Sterilization vs Disinfection :
Define Sterilization and Disinfectant and Antiseptic.
Sterilization : destroys all forms of life.
Disinfectant : antimicrobial agent used on inanimate objects.
Antiseptic : used on living tissue.
Bacteria -Cidal vs. -Static :
bacteriacidal : Kills bacteria
Bacteriastatic : Inhibits bacterial growth
Factors that effect Antimicrobial Activity :
- Time, temp, concentration of antimicrobial agent, type of microbe, activity of microbes and presence of organic matter.
Targets of antimicrobial agents :
enzyme and proteins
DNA and RNA
Physical Methods of Microbial Control :
Heat : works by denaturing enzymes and proteins.
a. Thermal Death Point (TDP) : lowest temp. at which all microorganism in a liquid culture are kille din 10 minutes.
b. Thermal Death Time (TDT) : minimum length in which all microorganisms in a liquid culture are killed at a given temperature.
Moist Heat :
What does boiling water do?
What is not effective against?
What’s the most preferred method of sterilization?
When does water boil and increase of what increases what?
What degree/time is good enough to sterilize everything?
Boiling water : Kills vegetative bacterial cells, Fungi and many viruses. Not effective for endospores and some viruses.
Autoclave : preferred method of sterilization. Water boils at 100*C and increasing the pressure increases the temperature.
121*C for 15 min is good enough to sterilize everything.
What is it?
What’s the high temp/ short time pasteurization?
What does it do and give some examples?
Mild heating sufficient to kill microbes that cause food spoilage.
High temp short time pasteurization is 72*C for 15s
Increases the life of most food products. Ex : canned foods, creams and etc.
Kilit Ampule :
What is it?
What’s the pH indicators?
What happens when a bacteria is able to ferment the sugar?
Spores of Bacillus stearothermophilus. (Heat loving) Fermentable sugar.
pH indicator : basic = red and acid = yellow.
the pH indicator would turn yellow.
Dry Heat :
What are the 3 methods and what do they use?
1. Direct Flaming : Inoculating Loop and Needle 100% effective.
2. Incineration : disposable wastes (paper cups, bags and dressings.)
3. Hot Air sterilization : Oven (170 C for 2 hours). Used on substances what would be damaged by moist heat sterilization. (Gauzes, dressings or powders.
What is it?
Removes microorganisms from solutions that might be damaged by heat.
Culture media, enzymes, vaccines and antibiotics.
What are the 2 types?
What do they use and the substances that could be damaged by the heat?
What’s thymine Dimers?
1. Ionizing Radiation (short wavelength more energy) Gamma rays and x-rays which penetrates most substance.
Used on substances that coul deb damaged by heat.
Ex : plastic petri dishes, plastic syringes, catheters, surgical gloves.
2. Non-Ionizing Radiation uses UV light (does not penetrate plastic, glass or proteinaceous matter. Used to reduce microbial populations in hospital rooms, nurses and operating rooms.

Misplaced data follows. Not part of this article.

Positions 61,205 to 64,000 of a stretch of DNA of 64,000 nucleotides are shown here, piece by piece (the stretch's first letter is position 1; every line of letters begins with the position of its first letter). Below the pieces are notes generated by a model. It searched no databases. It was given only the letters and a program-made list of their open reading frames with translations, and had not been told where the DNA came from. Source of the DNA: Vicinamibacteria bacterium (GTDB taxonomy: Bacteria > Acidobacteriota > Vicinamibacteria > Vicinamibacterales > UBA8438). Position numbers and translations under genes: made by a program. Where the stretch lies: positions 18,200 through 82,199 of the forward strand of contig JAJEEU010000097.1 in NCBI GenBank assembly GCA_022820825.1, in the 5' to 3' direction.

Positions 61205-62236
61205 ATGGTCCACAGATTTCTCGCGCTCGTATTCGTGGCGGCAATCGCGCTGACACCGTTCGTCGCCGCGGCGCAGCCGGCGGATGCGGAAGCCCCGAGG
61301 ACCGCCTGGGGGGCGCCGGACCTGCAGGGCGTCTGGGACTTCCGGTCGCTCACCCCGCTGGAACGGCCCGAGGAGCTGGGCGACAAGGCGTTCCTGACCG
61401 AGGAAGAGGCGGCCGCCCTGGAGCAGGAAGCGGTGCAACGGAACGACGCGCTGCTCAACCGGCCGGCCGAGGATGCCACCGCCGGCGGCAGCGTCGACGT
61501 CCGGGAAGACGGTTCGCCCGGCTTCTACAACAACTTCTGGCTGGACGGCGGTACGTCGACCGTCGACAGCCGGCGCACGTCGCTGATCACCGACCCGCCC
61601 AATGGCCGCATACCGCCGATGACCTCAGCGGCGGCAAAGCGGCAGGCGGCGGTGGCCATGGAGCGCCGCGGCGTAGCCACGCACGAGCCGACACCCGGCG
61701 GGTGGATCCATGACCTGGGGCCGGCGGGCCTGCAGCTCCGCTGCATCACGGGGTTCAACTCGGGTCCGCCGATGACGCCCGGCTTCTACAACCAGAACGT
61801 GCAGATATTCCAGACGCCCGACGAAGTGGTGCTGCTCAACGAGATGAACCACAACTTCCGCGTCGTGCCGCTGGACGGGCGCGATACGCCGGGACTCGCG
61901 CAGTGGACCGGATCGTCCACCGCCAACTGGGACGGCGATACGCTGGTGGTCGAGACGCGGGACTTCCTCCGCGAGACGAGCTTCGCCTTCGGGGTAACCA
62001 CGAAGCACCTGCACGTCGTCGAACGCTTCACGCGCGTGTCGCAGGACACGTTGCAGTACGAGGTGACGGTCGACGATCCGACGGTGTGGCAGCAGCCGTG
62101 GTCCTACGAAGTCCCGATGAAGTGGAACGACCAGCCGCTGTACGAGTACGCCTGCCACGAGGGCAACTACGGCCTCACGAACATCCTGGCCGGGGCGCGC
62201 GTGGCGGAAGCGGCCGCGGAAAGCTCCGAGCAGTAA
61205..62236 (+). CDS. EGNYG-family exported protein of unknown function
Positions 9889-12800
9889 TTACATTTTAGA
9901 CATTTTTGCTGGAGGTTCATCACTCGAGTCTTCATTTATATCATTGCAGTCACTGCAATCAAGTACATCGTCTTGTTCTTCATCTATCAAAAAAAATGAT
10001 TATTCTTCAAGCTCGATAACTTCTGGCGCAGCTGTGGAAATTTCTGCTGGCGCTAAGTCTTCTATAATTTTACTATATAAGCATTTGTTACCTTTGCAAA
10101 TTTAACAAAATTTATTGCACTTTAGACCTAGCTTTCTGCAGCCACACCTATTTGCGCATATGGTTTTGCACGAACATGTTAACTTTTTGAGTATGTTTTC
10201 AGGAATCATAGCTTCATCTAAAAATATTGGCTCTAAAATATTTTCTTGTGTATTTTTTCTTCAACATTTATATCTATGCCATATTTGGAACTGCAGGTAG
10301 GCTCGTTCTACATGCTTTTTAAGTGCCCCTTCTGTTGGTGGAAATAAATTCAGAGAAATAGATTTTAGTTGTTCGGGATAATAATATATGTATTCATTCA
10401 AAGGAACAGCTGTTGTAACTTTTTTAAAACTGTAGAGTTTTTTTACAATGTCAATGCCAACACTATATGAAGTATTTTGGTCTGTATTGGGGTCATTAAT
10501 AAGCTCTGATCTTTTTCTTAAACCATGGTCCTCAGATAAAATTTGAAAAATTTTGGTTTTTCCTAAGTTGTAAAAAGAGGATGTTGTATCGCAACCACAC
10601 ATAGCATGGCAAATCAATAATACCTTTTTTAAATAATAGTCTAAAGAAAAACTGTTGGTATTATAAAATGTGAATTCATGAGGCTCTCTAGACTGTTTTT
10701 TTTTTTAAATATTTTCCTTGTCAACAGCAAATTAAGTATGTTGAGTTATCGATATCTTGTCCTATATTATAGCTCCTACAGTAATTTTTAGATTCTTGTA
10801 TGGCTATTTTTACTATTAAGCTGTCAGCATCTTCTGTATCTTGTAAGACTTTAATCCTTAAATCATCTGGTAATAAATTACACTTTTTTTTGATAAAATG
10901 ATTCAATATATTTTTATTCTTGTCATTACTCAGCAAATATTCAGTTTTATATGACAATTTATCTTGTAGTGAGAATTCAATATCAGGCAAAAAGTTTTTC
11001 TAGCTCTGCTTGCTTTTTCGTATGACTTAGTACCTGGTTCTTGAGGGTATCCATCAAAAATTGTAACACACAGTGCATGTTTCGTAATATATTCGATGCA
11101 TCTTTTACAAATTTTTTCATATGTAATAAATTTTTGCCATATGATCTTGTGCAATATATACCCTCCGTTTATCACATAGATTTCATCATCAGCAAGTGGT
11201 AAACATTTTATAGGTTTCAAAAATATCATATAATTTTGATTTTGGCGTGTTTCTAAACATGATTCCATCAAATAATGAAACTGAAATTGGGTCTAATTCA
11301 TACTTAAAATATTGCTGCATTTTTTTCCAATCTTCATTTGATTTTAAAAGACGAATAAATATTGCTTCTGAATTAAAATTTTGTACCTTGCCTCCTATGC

- a form of DNA
How do many of the disinfectants work by?
Destroys the PM integrity and results in the cell leakage.
Degrades the cell surface proteins.
How does it work?
Derived from waht?
What ingredient makes lysol and what do phenols work well with?
Works by injuring lipid-containing plasma membranes and causing cell leakage.
O-phenolphenol is the main ingredient in Lysol. Works really well on Mycoplasma tuberculosis and M. Leprosy
What type of group does it contain?
Used as what?
contains 2 phenol groups.
used as lotions to control gram (positive and negative.)
Soluble in plastics. Can be made into antimicrobial plastics.
Triclosan-bisphenol incorporated into many products like cutting boards, calculators and knife handles.
Inhibits fatty acid synthesis and prevents formation of lipid base cell wall.
Bacteria start to become more resistant to these products and etc.
What’s an example?
What is it and what does it do?
Similar to phenolics but are less toxic.
Disrupts the plasma membrane. Excellent as surgical scrubs and for patient preps, irritant to the eyes.
How is it special?
How does it work against and inhibits what?
One of the oldest methods around.
Works against all bacteria and many endospores, fungi and viruses.
Inhibits the functions of microbial proteins and alters plasma membrane.
Tincture - iodine combined with alcohol.
Iodophor - iodine combined with an organic carrier molecule. Betadine.
What does it do?
How does it do it?
Kills bacteria and fungi but not endospores and most viruses.
Denaturing proteins, but disrupts membranes and dissolves lipids (fats).
Biological organic material allows the protection of bacteria. ex: poooop.
Heavy Metals :
What happens to them at low concentrations?
What does silver nitrate do?
How does Mercury and Zinc relate to this?
works to denature proteins, including enzymes.
Silver Nitrate : used to treat eye infections in newborns caused by gonorrhea.
Mercury : used to keep vaccines sage from contamination.
Zinc : in cough drips : distrips the enzyme in the viruses.